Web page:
White Palace

WhitePalaceposterBBB.5

(out of 5)


Rich, young advertising executive  stops at a local diner and orders food from a forty-something waitress (). Somehow, these people from completely different spheres of life manage to take a liking to each other, crossing generational and social barriers and falling deeply in love. Even better, the film itself doesn’t indulge in any offensive preconditioned ideas about either character. Neither of them are encouraged to ignore the other’s difference in order to be happy, but instead are forced to overcome their own prejudices. Luis Mandoki has often done a wonderful job of infusing romantic stories with a healthy of sense of realism, and as in his later film Angel Eyes, none of the harsh reality dampens the enjoyment of the story, rather making the fruits of the characters’ labour all the more rewarding in the end. Sarandon and Spader are both fantastic.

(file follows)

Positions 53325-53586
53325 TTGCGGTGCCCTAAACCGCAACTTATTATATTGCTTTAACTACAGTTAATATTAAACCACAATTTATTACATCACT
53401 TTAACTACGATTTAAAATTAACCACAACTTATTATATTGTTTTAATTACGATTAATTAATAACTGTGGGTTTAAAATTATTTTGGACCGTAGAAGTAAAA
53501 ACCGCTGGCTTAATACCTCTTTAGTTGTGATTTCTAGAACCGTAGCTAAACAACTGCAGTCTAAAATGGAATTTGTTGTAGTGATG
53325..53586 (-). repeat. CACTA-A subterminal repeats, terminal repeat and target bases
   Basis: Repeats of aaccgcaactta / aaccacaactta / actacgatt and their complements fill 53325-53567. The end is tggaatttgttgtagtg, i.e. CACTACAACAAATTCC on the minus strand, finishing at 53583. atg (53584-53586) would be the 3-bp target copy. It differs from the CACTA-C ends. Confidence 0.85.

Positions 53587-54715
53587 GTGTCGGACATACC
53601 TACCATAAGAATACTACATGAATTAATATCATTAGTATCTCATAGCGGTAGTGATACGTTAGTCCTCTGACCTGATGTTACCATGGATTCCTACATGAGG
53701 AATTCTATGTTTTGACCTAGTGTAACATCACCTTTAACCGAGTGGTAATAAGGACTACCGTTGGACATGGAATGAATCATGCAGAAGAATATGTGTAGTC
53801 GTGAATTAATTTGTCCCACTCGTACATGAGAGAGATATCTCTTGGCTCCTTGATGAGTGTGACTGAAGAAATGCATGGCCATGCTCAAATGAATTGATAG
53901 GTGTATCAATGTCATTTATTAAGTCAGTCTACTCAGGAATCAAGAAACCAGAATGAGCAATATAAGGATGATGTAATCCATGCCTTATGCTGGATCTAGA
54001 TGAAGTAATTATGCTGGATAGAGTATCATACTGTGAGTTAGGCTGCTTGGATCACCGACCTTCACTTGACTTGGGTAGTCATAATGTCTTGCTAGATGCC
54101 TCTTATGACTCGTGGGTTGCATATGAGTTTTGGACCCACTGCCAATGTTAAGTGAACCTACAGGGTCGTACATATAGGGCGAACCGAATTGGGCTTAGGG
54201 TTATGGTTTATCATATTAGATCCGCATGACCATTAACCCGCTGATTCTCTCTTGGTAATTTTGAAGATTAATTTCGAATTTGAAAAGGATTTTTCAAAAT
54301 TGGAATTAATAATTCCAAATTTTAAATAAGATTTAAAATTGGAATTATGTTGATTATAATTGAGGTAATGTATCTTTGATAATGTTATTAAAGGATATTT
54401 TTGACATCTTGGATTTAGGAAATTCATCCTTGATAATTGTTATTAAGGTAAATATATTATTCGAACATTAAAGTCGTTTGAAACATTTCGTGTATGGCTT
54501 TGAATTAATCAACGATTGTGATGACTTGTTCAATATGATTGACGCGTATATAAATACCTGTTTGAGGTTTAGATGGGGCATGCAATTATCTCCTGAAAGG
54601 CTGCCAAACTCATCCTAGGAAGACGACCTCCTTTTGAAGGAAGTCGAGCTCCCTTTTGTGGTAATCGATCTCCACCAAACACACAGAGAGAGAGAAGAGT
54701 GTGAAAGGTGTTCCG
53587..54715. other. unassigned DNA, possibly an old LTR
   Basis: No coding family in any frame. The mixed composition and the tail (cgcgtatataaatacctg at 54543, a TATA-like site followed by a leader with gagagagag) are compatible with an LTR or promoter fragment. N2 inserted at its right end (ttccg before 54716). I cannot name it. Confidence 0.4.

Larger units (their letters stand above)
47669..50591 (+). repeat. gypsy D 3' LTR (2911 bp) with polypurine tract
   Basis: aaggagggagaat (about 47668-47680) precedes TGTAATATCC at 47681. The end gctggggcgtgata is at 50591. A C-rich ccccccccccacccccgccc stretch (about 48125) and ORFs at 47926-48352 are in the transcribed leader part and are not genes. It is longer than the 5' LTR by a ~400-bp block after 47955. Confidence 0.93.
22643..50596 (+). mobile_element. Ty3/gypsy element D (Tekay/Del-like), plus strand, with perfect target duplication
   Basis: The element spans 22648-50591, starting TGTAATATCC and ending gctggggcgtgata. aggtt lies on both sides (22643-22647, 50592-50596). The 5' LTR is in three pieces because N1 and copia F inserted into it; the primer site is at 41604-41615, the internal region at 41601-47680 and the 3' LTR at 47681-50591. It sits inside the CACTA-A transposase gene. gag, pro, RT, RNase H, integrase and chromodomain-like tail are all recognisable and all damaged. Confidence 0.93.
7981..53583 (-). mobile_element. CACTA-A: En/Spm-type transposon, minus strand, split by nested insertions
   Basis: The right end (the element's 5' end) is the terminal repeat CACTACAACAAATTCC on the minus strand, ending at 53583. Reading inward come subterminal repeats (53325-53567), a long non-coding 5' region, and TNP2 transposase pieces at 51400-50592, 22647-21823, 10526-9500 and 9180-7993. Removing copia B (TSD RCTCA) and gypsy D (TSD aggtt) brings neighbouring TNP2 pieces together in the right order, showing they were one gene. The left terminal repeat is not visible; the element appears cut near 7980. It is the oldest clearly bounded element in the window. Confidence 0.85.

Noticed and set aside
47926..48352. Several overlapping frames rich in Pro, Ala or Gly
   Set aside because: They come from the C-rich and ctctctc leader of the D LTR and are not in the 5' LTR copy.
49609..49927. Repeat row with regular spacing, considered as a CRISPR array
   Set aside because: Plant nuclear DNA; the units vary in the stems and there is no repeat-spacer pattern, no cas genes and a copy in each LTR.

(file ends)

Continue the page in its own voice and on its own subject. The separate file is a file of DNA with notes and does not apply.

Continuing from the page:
Universal Pictures, Mirage Enterprises, Double Play

USA, 1990

Directed by

Screenplay by , , based on the novel by

Cinematography by

Produced by , ,

Music by

Production Design by

Costume Design by ,

Film Editing by


Golden Globe Award Nomination
Best Performance By An Actress in a Motion Picture-Drama (Susan Sarandon)

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